Partners of the Americas, Farmer to Farmer Program (USAID), 2003
Advisory services for development of a community association, and capacity development for various charitable organizations
Conducted focus groups with men and women members of a rural 5000-member community association to obtain feedback on the effectiveness of the association and elicit ideas for development to better meet members’ needs
Presented member feedback, recommended strategic direction, and implementation suggestions to the board of directors
Led a 3-day participatory seminar on basic marketing for 27 men and women from 11 nonprofits in Cap Haitien
My development work has almost always involved critters of one form or another. Whether it’s majestic giraffes grazing on the side of the road, emaciated cows on struggling farms, wild baboons joining outdoor business meetings, or unwanted creepy crawly things in my hotel room, they’re part of the landscape. In Haiti it was a menagerie.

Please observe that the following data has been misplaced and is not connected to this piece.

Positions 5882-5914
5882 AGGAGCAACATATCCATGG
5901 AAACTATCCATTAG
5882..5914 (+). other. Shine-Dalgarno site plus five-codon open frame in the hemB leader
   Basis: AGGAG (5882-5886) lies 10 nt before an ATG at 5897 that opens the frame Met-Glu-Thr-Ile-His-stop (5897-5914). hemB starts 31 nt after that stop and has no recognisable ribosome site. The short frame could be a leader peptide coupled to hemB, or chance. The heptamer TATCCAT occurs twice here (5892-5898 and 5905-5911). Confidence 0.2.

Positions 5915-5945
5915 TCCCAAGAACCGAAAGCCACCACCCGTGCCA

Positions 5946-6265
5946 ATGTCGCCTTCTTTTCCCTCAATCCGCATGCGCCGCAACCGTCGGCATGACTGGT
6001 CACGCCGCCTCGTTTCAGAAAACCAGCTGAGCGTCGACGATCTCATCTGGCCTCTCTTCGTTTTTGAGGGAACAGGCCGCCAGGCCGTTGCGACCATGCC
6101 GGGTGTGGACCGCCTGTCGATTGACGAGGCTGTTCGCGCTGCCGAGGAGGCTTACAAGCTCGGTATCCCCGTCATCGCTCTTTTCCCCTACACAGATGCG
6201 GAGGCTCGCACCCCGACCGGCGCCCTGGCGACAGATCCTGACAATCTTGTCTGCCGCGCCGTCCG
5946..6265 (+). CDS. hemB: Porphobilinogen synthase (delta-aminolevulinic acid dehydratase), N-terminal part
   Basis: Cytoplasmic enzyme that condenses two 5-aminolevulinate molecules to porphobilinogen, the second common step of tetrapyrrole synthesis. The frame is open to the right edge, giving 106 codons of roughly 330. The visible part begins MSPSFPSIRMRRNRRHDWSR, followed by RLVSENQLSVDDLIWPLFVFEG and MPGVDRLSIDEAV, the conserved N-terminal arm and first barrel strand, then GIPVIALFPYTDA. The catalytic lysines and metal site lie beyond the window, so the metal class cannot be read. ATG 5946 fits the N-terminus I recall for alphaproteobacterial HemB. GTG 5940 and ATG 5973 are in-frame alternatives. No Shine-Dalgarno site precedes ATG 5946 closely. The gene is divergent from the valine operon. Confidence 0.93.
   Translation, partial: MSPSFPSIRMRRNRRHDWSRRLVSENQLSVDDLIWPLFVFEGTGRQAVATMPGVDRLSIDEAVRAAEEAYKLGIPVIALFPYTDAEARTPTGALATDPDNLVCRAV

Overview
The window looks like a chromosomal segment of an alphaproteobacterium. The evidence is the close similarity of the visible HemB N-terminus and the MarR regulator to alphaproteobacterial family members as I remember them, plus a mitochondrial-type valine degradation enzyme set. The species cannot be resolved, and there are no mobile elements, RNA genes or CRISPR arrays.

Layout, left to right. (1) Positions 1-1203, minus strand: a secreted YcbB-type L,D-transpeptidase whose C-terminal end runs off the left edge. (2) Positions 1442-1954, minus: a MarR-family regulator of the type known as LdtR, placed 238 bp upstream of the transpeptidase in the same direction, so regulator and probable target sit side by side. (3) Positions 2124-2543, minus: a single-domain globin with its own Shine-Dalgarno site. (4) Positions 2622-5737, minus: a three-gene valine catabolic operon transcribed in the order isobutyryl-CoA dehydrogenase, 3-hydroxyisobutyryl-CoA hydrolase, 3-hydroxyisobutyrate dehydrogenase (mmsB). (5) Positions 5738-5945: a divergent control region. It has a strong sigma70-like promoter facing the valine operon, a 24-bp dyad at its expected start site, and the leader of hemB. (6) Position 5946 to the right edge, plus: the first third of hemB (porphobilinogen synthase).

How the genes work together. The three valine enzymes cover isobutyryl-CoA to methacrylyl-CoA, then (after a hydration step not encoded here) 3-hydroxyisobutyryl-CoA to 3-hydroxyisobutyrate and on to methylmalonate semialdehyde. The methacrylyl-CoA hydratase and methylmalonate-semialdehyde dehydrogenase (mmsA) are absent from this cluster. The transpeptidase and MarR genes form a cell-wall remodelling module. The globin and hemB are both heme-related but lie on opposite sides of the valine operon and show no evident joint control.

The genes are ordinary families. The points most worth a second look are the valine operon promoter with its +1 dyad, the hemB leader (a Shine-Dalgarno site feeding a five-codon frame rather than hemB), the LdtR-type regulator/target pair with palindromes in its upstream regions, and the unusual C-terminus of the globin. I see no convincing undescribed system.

During my time in Vallue, I would sit outside each evening and wait for the bats. At dusk they would swoop in like a massive flapping storm cloud to feed in the nearby mamey tree. The swarm was the size of Rhode Island. They’d stay about a half hour, until it became dark, and then move on. It was magical.
I witnessed live beak-to-beak cock fights in Haiti. Perhaps the strangest animal experience was the one-legged green parrot that parked itself next to me in front of the class as I conducted a workshop, eyeing the students like an avian teaching assistant.
The insects and reptiles are the worst, and they always want to cohabitate. I had both join me one evening in my hotel room. The black beetle was the length of my palm; the lizard was bigger and faster. I managed to hold my breath and squash the bug, but couldn’t bring myself to dispose of the body. The next morning there was absolutey no trace of the carcass. Wondering what the heck happened, I realized that the lizard must have
had it for dinner. Bon appetite, and thanks for the cleanup.